The Loveland Fire Rescue Authority (LFRA) recently announced the adoption of PulsePoint in Loveland to further the commitment to increase the survivability of cardiac arrest events. This service will be available to the community starting February 14, 2021. PulsePoint is a free-to-download mobile app, which 1) alerts CPR-trained citizens of cardiac events in their vicinity so they may administer aid, 2) helps build a comprehensive Automated External Defibrillator (AED) registry and 3) informs the community of emergency activity in real time.
Each year, more than 350,000 out-of-hospital cardiac arrests occur in the United States, making it the leading cause of death. Survival rates nationally for sudden cardiac arrest (SCA) are less than eight percent, but delivery of CPR can sustain life until paramedics arrive by maintaining vital blood flow to the heart and brain. However, only about a third of SCA victims receive bystander CPR. Without CPR, brain damage or death can occur in minutes. The American Heart Association estimates that effective bystander CPR, provided immediately after SCA, can double or triple a person’s chance of survival.
The PulsePoint Respond app empowers everyday citizens to provide life‐saving assistance to victims of SCA. PulsePoint Respond subscribers who have indicated they are trained in cardiopulmonary resuscitation (CPR) and willing to assist in case of an emergency can be notified if someone nearby is having a SCA and may require CPR. If the cardiac emergency is in a public place, the location-aware application will alert users in the vicinity of the need for CPR simultaneous with the dispatch of advanced medical care. The application also directs these potential rescuers to the exact location of the closest AED.
“With PulsePoint we hope to increase bystander involvement in time-sensitive medical calls by increasing the use of CPR and AEDs, while also keeping the community informed, in real time, of all emergency activities,” said LFRA Division Chief, Michael Cerovski. “It gives our residents and visitors the ability to know when a cardiac arrest is occurring close by, locate AEDs in the area, and perform potentially lifesaving CPR while our personnel respond to the scene. It also shows them general information for all 9-1-1 calls to keep them better informed of what’s going on in our community.” Throughout the year, the LFRA responds to over 9,000 incidents, including more than 60 cardiac arrest events in 2020.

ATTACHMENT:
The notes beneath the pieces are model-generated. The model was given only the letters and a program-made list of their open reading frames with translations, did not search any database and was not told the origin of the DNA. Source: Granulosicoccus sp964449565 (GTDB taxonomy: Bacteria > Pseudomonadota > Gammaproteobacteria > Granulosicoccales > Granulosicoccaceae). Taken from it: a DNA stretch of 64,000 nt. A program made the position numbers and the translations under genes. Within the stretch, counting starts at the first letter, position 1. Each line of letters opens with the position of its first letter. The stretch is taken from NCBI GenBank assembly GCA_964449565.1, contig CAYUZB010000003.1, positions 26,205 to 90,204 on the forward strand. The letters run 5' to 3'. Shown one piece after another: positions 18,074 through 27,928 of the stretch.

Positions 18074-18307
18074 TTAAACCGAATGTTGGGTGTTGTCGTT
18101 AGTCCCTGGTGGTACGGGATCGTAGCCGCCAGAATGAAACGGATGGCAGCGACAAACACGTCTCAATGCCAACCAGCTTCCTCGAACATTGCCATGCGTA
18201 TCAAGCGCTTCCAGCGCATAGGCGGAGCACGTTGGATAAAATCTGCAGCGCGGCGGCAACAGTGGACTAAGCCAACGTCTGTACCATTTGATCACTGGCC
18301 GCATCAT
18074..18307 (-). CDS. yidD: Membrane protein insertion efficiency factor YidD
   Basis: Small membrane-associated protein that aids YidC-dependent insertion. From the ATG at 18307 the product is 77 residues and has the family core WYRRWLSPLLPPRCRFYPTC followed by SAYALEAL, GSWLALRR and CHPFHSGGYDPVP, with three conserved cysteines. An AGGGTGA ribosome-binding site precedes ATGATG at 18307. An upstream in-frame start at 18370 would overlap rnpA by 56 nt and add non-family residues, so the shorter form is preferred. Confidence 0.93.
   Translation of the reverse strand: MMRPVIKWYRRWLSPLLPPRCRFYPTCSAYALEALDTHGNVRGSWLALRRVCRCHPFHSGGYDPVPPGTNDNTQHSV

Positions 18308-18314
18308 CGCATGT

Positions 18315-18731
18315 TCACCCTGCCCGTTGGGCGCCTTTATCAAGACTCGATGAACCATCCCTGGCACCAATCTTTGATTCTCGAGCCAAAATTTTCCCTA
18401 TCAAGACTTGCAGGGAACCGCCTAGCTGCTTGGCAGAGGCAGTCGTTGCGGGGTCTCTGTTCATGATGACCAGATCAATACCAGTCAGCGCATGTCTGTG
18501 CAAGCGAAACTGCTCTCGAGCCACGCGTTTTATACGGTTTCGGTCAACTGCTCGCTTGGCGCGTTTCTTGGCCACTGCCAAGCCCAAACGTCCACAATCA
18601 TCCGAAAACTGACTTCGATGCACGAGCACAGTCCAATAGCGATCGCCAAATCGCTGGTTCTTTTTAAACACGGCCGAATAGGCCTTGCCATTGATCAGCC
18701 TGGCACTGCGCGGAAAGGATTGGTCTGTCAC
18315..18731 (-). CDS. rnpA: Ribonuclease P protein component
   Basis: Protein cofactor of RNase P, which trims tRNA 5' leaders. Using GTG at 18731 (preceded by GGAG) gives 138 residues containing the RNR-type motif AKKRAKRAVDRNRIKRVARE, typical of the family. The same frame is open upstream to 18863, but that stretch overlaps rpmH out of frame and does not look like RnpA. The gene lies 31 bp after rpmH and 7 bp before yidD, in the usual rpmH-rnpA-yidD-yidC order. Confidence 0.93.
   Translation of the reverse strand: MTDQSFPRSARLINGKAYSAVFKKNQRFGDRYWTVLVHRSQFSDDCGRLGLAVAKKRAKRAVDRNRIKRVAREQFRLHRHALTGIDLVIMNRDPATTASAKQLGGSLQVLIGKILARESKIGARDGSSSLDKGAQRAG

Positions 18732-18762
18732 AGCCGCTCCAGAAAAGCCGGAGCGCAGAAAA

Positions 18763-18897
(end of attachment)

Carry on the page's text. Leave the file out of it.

The latest guidelines from the American Heart Association state that such community programs could increase bystander CPR to the roughly 350,000 cardiac arrests that happen outside the hospital each year.
About the PulsePoint Foundation
PulsePoint is a non-profit foundation that empowers the community to help reduce the millions of annual deaths occurring from sudden cardiac arrest. Learn more at pulsepoint.org or join the conversation at Facebook and Twitter. The free app is available for download on the App Store and Google Play.
About Sudden Cardiac Arrest
Although a heart attack can lead to sudden cardiac arrest (SCA), the two are not the same. SCA is when the heart malfunctions and suddenly stops beating unexpectedly, whereas a heart attack is when blood flow to the heart is blocked, but the heart continues to beat. The average EMS response time is nine minutes, even in urban settings; after 10 minutes there is little chance of successful resuscitation.